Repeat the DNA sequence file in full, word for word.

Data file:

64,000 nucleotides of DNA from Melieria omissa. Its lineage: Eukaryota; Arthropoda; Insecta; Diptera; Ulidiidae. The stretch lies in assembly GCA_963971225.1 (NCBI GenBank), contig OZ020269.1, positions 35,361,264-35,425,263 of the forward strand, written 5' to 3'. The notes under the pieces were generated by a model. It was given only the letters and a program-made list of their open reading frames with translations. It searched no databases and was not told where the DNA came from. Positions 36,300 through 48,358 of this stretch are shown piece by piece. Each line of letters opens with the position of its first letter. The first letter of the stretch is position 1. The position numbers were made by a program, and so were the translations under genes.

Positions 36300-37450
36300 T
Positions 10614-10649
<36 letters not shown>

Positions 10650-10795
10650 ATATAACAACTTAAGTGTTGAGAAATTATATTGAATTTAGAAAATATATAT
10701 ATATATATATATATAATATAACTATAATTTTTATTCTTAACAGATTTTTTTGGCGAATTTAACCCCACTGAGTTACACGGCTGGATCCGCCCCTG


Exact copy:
64,000 nucleotides of DNA from Melieria omissa. Its lineage: Eukaryota; Arthropoda; Insecta; Diptera; Ulidiidae. The stretch lies in assembly GCA_963971225.1 (NCBI GenBank), contig OZ020269.1, positions 35,361,264-35,425,263 of the forward strand, written 5' to 3'. The notes under the pieces were generated by a model. It was given only the letters and a program-made list of their open reading frames with translations. It searched no databases and was not told where the DNA came from. Positions 36,300 through 48,358 of this stretch are shown piece by piece. Each line of letters opens with the position of its first letter. The first letter of the stretch is position 1. The position numbers were made by a program, and so were the translations under genes.

Positions 36300-37450
36300 T
Positions 10614-10649
<36 letters not shown>

Positions 10650-10795
10650 ATATAACAACTTAAGTGTTGAGAAATTATATTGAATTTAGAAAATATATAT
10701 ATATATATATATATAATATAACTATAATTTTTATTCTTAACAGATTTTTTTGGCGAATTTAACCCCACTGAGTTACACGGCTGGATCCGCCCCTG